Putin the painter

Hunting, fishing, fighting, kissing babies, Machiavellian political maneuvering, ruling with an iron fist...and painting? Is Vladimir Putin the most complete human of the 21st century?

Putin's debut painting, a delicate if somewhat rudimentary water color based on a Nikolai Gogol story, will be auctioned for charity this weekend. The work is part of a collection of paintings by celebrities to raise money for a cultural fund in St. Petersburg. The painting has some weird resonance with current events, the Telegraph reports:

According to organisers, Mr Putin popped into the exhibition unexpectedly on Boxing Day where, after drinking some mulled wine, he agreed to reveal his previously hidden artistic talents by contributing a painting of his own.

According to the rules of the exhibition, Mr Putin was required to paint an image related to the Night Before Christmas, a story by the Ukrainian born author Nikolai Gogol, the bicentenary of whose birth is celebrated this year.

Set in Dikanka, a village in central Ukraine, the story tells of events on a blizzard-swept Christmas Eve thrown into chaos because the Devil has stolen the moon.

With Russia locked in a bitter gas dispute with Ukraine, the theme is replete with ironic symbolism with even the frost encrusted windows unwittingly suggesting freezing homes across central Europe after Mr Putin ordered all supplies through Europe to be cut.

I have a feeling the mulled wine bit is journalistic embellishment. Putin is, famously, a light drinker or at least unlikely to appear sloshed in public.

Rather than a drunken whim, this seems like a well calculated move to soften Putin's already sufficiently manly public persona. Not everyone's buying Putin's sensitive side though:

"A leader who demands that the world play by our rules could hardly have painted such a picture," said one painter, who asked to remain anonymous for his own security. "It looks as if it was painted by a sentimental woman. It is too sweet; you can feel it in the brushwork and the palette. The core theme is feminine too."

The charge was denied by exhibition organizers. "He did the painting all by himself, but he was given advice by a lady artist," said Polina Vavilina, press secretary for Tsarskoe Selo.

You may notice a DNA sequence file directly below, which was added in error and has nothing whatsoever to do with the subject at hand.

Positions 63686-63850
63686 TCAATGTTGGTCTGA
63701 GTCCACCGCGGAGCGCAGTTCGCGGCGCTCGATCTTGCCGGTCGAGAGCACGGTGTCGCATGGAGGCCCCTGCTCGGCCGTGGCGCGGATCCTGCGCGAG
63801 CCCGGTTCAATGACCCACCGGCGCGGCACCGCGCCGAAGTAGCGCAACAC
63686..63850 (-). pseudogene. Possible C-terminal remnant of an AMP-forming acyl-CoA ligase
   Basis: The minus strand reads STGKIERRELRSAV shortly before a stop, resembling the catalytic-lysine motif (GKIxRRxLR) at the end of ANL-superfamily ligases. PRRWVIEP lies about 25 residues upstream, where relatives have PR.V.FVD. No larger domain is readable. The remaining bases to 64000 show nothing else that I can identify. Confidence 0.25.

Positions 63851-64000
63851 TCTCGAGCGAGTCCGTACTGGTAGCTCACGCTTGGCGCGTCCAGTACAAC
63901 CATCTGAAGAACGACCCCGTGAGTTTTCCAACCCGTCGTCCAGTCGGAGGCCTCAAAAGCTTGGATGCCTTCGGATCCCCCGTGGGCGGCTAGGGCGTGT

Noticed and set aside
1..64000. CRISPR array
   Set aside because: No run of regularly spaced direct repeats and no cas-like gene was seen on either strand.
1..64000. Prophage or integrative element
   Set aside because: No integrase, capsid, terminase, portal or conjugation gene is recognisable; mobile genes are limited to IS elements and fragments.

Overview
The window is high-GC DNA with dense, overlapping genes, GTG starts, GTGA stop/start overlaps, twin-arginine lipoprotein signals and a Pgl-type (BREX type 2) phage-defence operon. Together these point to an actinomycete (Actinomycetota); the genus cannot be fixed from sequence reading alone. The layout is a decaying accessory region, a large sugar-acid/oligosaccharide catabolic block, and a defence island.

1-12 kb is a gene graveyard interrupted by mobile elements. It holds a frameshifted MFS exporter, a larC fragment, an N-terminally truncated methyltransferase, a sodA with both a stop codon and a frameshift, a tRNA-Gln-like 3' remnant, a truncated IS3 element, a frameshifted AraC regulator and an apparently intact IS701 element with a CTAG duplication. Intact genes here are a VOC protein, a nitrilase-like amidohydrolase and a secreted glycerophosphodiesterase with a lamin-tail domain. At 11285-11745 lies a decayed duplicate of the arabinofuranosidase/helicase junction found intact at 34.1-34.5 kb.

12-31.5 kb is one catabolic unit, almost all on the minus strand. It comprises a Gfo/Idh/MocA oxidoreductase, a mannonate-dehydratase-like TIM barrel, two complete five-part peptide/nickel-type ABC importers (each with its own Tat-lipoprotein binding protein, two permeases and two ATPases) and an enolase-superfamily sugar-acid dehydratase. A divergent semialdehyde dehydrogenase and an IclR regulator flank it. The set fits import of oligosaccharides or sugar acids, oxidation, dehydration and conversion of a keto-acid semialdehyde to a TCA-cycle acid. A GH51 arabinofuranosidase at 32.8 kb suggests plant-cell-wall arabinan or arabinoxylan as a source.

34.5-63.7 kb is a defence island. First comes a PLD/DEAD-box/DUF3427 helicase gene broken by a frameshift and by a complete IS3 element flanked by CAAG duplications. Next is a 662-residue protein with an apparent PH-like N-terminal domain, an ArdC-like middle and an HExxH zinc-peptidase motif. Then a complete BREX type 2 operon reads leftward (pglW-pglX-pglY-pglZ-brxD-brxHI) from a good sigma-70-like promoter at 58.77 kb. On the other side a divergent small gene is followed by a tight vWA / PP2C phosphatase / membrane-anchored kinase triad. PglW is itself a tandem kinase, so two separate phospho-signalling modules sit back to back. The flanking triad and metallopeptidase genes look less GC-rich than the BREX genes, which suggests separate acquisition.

I have to say, Vavilina's explanation really raises more questions than it answers.


Warren and Robinson are worlds apart

As Bishop Gene Robinson is added to the roster for Obama's inaugural events, it seems pretty obvious why he and Rick Warren, set to give the invocation, don't exactly get along. Bluntly, Warren is an influential Conservative Evangelical who actively campaigns against gay marriage, and V. Gene Robinson is the first openly gay Bishop in the Episcopal Church.

The gaping divide between the two religious men actually goes even deeper -- all the way to Nigeria, where the powerful Episcopal Archbishop Peter Akinola presides. The famously anti-gay Akinola has led a global movement of Episcopalians against Robinson's consecration. The church in fact split over the issue, twice -- a wide global spectrum of parishes turning to Akinola for leadership.

And when Time named Bishop Akinola as one of the world's most influential people in 2006, guess who they got to write him up? Rick Warren. Just today, Warren was rumored to be willing to help disgruntled Episcopalians get as far away from Robinson as possible. No surprise that when Warren was chosen for the inaugural invocation, Robinson told The New York Times, "it was like a slap in the face."

They've both also said quite nice words about one another, by the way. But still. Yikes. If Obama is trying to "bring people together," that's quite a daring pairing. What must Akinola be thinking about all this?

Photo: Peter Macdiarmid/Getty Images